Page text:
It did take me a few weeks to get used to being easily contactable. Before the iWatch arrived there were times when I would miss an important phone call or not realise I had been sent an emergency text message that needed a reply asap. I am now alerted straight away and I have the choice whether or not to answer nowadays- normally because I’ve misplaced my phone somewhere!
Due to the fact I’m still using ancient analogues I am unable to sync the device- unlike with digital aids. From other blogs I have read I do understand there is a perk to having the speaker on the other end discreetly blue-toothed straight to the digital aid but it will take more than that to convince me to change. I am very much stuck in my old ways.
The vibration alert can be quite jarring so I have played around with the sensitivity levels.
When out and about I feel a lot safer knowing my phone is out of sight and tucked away in my bag. Using a white cane adds a vulnerability factor.
I have only been using my white cane for 6 months- since when I received the iWatch. It gave me the confidence boost to ‘come out’ and announce to the world why Im such a clumsy idiot. I say idiot because my pride and independence is incredibly high and I was in denial about the reality of how poor my vision really is. Being a mother of two young children meant I could no longer dice with my life everyday whilst navigating the high streets and roads.
When out and about in new places I use the google maps app, I don’t yet trust the hap-tics and will still check the screen at every turn or pulse.
When I was younger I used to be an Illustrator and now I have changed career and Im currently studying/training to be a Counsellor/Therapist. The iWatch is incredibly useful for client sessions. Not being able to see the clock straight away when I look at the wall I get flustered trying to locate it. Time boundaries are an important part of the therapeutic alliance so being able to use the timer on the iWatch to discreetly vibrate a few minutes towards the end gives me time to wind down the session without causing interference.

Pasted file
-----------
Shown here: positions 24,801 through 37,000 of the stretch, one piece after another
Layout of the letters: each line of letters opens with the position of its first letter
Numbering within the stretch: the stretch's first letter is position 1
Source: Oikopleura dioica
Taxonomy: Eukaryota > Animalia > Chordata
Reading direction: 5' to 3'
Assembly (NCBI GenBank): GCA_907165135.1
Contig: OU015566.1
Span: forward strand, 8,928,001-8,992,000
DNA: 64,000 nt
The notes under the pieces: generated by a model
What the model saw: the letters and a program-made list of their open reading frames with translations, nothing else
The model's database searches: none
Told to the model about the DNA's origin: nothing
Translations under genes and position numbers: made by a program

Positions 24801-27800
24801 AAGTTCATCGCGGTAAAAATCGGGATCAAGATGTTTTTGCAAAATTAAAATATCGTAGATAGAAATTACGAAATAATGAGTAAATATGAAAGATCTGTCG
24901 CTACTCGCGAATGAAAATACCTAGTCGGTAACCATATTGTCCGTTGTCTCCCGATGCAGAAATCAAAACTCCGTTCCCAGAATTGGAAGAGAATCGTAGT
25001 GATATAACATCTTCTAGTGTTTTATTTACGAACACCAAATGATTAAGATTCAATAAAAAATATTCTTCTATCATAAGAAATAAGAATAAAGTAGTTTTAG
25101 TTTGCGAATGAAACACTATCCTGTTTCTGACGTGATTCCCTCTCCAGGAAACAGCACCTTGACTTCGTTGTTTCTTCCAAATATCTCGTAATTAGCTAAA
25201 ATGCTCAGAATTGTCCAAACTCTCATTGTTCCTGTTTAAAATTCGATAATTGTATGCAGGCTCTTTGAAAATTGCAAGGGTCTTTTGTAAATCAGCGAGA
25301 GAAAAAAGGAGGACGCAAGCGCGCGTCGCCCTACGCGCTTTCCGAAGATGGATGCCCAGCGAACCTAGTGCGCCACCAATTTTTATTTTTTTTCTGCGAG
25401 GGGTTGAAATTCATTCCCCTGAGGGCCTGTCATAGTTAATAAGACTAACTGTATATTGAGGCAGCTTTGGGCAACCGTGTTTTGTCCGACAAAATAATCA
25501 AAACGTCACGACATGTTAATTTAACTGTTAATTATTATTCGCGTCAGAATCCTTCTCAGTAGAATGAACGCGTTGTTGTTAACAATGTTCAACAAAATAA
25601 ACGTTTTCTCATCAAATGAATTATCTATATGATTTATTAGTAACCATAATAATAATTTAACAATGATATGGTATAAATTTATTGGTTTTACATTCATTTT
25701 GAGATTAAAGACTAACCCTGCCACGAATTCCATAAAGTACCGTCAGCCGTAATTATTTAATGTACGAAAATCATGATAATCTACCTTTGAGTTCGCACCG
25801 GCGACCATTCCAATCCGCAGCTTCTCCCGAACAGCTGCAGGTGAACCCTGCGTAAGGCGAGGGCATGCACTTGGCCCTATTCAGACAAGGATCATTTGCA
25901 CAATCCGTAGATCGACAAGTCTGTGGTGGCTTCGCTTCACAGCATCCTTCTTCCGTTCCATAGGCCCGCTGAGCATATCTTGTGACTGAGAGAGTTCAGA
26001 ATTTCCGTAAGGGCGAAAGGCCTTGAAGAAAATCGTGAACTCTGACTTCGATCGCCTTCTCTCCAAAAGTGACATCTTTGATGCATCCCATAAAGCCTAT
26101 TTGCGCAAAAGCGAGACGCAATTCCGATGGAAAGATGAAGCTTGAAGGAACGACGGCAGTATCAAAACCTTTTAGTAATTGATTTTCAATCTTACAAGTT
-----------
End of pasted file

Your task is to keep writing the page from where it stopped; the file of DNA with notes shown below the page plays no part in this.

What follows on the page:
I also downloaded the app ‘Just press Record’. This enables me to record class lectures and client sessions for case studies at the tap of the button; which then streams via bluetooth directly to my iPhone. I can save the file on either device and they automatically sync. Its also audibly louder than the iPhone app ‘Voice Memo’ which makes a huge difference when Im transcribing.
Before the iWatch I had to ask a fellow peer to transcribe for me which was such a ball-ache making sure I was adhering to the ethical boundaries of confidentiality by gaining permission from my client during the contracting stage.
Towards the end of last year I started communicating with Dan via Twitter. Dan was working with Radio 4's In Touch and was keen to get me on radio to talk about Usher Syndrome.
As Christmas got nearer we decided to look at doing something in the new year.
One of the programme producers was in touch by email and we discussed my needs and what I would speak about.
The date was set for Tuesday 20 January 2015.
The Radio 4 Studios are in central London, somewhere quite unfamiliar to me, it's busy and worse it was going to get dark! Fortunately my best friend Kyra knows me well and is brilliant at stepping in to help when I need her.
For me planning ahead is very important, however there are some things I cannot plan and that does make me anxious. I was concerned I would struggle to hear well enough to come across well.
Would the studio be dark, would there be bright lights shining at me, would the studio echo, would Peter White be too far from me for me to at least lipread a little, would I mishear - everyday concerns but when appearing live I was worried!
This is Usher Syndrome and I'm used to it but when I'm given the chance to raise awareness with a huge audience I want to get it right.
I should mention I did not have my new Resound Linx2 smart hearing aids back then. They have certainly made a huge difference to my ability to access sound in the more difficult and challenging situations as described above.
Thankfully I was very well looked after by the staff at Radio 4, I got to meet the inspirational Peter White and Dan, who deserves a huge thank you - THANK YOU DAN.